- What is one quality of the NRC that more people should know?
How talented and dedicated NRC people are throughout the agency. I am honored to be part of such a team working daily to protect the nation and to strengthen nuclear and radiological safety and security around the world.
Five Questions is an occasional series in which we pose the same questions to different NRC staff members.
March 1, 2017
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Brett M. Baker
Assistant Inspector General for Audits
An Office of the Inspector General audit of the NRC’s oversight of security at decommissioning reactors is now available here. The audit set out to determine whether NRC’s oversight of security at decommissioning reactors provides for adequate protection of radioactive structures, systems and components.
The NRC regulates the decommissioning of nuclear power plants, a process during which a plant is removed from service and the residual radioactivity is reduced to a level that permits release of the property and termination of its license. The NRC has rules governing power plant decommissioning that protect workers and the public during the process, and regulations for the management of worker fatigue.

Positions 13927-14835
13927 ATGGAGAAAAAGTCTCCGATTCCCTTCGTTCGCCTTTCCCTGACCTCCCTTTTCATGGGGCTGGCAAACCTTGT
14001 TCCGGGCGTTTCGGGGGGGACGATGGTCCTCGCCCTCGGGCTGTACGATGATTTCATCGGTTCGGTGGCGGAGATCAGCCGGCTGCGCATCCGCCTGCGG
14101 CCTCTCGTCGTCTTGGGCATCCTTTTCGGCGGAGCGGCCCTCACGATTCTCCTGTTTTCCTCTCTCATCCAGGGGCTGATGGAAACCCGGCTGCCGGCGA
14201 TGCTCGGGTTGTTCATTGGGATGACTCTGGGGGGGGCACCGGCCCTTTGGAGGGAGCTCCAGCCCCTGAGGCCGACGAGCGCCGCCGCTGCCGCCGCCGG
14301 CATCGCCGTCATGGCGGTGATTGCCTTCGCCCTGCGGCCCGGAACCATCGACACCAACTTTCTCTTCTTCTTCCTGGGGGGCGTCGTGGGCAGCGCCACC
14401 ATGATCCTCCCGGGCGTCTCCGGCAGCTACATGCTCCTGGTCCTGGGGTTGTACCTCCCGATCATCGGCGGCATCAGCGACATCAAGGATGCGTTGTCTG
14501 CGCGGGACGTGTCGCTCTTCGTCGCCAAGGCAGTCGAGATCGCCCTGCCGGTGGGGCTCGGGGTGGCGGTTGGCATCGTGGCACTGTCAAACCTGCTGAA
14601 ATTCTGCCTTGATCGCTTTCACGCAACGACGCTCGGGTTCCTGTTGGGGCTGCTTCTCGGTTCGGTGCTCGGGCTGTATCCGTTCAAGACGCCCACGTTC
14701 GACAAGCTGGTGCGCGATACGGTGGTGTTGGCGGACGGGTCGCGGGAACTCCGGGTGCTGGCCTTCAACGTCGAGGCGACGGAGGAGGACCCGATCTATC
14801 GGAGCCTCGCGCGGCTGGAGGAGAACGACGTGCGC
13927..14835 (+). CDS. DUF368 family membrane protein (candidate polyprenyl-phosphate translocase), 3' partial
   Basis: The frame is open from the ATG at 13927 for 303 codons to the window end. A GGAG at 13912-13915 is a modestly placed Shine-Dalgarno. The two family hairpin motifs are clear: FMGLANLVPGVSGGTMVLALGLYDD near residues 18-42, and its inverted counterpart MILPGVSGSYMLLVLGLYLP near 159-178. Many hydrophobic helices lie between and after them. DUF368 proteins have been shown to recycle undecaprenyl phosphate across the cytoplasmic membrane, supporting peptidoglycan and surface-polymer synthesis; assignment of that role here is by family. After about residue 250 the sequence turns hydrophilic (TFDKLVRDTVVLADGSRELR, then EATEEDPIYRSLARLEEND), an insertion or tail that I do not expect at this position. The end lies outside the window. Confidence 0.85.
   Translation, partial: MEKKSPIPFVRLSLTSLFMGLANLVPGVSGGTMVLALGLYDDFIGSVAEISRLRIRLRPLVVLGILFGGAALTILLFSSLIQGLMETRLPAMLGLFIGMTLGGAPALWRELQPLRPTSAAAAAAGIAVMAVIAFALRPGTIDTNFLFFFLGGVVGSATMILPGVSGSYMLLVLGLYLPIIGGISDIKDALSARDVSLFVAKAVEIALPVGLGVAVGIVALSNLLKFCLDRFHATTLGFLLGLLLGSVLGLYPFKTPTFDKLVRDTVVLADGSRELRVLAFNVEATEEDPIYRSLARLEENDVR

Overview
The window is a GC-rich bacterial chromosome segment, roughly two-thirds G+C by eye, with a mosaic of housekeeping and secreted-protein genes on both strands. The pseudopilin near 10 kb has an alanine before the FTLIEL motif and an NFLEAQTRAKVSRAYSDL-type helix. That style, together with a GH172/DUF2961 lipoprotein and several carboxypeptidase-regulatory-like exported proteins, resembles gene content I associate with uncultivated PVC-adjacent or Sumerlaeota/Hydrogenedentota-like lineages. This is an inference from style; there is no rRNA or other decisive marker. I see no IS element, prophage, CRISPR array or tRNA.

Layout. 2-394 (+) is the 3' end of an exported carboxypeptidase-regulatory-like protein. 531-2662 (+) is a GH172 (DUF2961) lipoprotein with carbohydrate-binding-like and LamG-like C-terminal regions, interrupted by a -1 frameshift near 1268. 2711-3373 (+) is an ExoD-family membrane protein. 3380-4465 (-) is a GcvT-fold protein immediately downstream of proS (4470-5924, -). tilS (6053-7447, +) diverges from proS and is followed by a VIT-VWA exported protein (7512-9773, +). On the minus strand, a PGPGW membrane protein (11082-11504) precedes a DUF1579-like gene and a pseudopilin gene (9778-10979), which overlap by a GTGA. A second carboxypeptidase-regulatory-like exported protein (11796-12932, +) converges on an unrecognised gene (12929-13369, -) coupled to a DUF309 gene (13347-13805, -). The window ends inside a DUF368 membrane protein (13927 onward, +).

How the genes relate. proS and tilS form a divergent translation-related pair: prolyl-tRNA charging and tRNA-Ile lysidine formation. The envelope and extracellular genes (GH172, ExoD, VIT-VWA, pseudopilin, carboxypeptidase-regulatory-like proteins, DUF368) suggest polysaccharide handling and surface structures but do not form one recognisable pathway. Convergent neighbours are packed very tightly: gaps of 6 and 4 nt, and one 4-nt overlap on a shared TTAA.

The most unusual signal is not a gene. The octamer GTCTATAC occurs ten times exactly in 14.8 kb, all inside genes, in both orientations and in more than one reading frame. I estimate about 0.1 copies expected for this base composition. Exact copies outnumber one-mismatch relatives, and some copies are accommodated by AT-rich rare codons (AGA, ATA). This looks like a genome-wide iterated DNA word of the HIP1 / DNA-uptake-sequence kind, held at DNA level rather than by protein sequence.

The OIG found that the agency’s oversight of security at decommissioning reactors provides for adequate protection of radioactive structures, systems, and components. However, opportunities exist for program improvement.
The audit found that NRC regulations lack clarity on which elements of fitness-for-duty decommissioning licensees must implement. In addition, the NRC lacks regulatory requirements for a fatigue management program for decommissioning licensees.
The NRC is taking steps to address the issues. Presently, there are ongoing rulemaking efforts in the area of decommissioning. Additionally, the NRC recently finalized a report to document lessons learned associated with permanent power reactor shutdowns that occurred from 2013 – 2016.